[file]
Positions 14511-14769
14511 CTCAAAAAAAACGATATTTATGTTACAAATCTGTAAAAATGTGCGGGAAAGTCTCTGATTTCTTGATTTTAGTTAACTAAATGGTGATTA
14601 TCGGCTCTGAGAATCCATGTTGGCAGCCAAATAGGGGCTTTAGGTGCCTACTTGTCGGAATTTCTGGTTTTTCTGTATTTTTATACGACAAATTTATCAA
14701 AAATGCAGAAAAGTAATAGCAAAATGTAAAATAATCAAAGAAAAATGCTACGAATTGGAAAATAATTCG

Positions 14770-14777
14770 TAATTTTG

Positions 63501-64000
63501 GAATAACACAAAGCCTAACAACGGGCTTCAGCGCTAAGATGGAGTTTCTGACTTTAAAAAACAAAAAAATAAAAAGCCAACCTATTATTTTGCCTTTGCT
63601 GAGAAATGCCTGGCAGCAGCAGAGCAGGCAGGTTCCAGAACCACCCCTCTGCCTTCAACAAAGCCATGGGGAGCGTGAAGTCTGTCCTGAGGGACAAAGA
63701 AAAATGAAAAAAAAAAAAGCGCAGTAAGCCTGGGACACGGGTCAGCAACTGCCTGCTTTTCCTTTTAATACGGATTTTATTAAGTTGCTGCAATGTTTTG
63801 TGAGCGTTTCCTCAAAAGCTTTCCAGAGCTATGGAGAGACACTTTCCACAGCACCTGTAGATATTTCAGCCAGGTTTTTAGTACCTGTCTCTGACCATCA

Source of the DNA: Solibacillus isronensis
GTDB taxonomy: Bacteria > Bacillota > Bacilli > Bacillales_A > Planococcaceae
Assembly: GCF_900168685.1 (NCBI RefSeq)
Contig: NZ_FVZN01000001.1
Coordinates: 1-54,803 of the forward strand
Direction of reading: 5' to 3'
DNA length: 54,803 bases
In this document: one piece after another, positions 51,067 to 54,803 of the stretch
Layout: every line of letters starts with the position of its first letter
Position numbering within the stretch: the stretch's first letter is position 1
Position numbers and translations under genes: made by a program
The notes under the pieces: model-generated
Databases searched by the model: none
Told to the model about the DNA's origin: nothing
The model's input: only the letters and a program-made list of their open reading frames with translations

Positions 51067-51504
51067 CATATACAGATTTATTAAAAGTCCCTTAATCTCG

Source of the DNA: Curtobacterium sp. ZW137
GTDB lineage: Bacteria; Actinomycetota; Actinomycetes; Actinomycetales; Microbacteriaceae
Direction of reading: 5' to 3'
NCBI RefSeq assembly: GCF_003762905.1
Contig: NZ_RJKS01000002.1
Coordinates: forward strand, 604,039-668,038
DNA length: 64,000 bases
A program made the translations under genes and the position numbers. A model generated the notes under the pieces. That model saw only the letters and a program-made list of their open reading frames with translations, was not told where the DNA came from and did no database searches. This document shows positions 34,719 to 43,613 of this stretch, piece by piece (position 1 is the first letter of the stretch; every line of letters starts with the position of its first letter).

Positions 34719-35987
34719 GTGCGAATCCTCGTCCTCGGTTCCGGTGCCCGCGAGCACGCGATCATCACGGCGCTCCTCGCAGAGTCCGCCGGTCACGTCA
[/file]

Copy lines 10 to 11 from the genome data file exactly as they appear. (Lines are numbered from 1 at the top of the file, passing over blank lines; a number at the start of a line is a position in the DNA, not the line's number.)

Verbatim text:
63701 AAAATGAAAAAAAAAAAAGCGCAGTAAGCCTGGGACACGGGTCAGCAACTGCCTGCTTTTCCTTTTAATACGGATTTTATTAAGTTGCTGCAATGTTTTG
63801 TGAGCGTTTCCTCAAAAGCTTTCCAGAGCTATGGAGAGACACTTTCCACAGCACCTGTAGATATTTCAGCCAGGTTTTTAGTACCTGTCTCTGACCATCA